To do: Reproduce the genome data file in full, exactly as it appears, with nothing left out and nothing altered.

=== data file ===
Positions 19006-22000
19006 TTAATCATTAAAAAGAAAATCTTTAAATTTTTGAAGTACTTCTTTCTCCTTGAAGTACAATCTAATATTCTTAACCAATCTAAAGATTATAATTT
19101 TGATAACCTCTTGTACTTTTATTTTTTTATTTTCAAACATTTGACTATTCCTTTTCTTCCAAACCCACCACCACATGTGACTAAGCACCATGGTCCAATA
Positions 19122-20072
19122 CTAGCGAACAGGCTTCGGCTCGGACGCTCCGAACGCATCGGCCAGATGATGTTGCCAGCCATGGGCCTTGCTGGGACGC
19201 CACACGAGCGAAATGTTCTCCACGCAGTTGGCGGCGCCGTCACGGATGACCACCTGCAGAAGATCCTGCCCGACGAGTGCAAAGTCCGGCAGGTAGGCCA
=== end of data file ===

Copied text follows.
Positions 19006-22000
19006 TTAATCATTAAAAAGAAAATCTTTAAATTTTTGAAGTACTTCTTTCTCCTTGAAGTACAATCTAATATTCTTAACCAATCTAAAGATTATAATTT
19101 TGATAACCTCTTGTACTTTTATTTTTTTATTTTCAAACATTTGACTATTCCTTTTCTTCCAAACCCACCACCACATGTGACTAAGCACCATGGTCCAATA
Positions 19122-20072
19122 CTAGCGAACAGGCTTCGGCTCGGACGCTCCGAACGCATCGGCCAGATGATGTTGCCAGCCATGGGCCTTGCTGGGACGC
19201 CACACGAGCGAAATGTTCTCCACGCAGTTGGCGGCGCCGTCACGGATGACCACCTGCAGAAGATCCTGCCCGACGAGTGCAAAGTCCGGCAGGTAGGCCA